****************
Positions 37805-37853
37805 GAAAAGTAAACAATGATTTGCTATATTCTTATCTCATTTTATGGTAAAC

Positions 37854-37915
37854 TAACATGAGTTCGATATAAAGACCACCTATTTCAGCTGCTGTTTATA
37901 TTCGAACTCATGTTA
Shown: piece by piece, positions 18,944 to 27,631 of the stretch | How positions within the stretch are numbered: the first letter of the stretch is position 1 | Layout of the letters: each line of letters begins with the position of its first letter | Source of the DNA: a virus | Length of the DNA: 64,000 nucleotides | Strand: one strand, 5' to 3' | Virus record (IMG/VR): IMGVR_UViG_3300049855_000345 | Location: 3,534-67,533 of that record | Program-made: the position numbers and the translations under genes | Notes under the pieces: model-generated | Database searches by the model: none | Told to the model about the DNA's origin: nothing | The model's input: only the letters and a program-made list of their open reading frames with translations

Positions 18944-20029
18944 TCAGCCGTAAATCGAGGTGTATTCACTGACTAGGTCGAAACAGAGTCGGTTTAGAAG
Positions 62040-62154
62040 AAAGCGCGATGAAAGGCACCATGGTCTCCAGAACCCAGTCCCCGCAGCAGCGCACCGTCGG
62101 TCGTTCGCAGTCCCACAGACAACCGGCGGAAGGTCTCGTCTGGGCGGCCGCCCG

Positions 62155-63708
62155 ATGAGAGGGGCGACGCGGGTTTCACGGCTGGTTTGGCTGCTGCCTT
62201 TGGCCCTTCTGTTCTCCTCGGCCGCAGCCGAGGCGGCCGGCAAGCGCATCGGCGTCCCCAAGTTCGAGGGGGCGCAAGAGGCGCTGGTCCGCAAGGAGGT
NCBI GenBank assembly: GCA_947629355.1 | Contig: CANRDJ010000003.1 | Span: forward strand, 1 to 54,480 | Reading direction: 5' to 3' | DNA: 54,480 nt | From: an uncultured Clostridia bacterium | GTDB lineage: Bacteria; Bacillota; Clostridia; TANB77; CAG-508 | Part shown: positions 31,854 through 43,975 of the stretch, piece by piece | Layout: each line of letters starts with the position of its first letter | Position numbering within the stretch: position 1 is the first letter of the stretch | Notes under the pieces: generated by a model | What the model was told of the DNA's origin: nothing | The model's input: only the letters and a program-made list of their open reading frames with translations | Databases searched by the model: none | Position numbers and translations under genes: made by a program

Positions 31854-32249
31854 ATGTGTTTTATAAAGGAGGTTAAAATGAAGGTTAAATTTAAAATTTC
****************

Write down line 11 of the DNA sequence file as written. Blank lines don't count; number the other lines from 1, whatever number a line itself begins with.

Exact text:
62101 TCGTTCGCAGTCCCACAGACAACCGGCGGAAGGTCTCGTCTGGGCGGCCGCCCG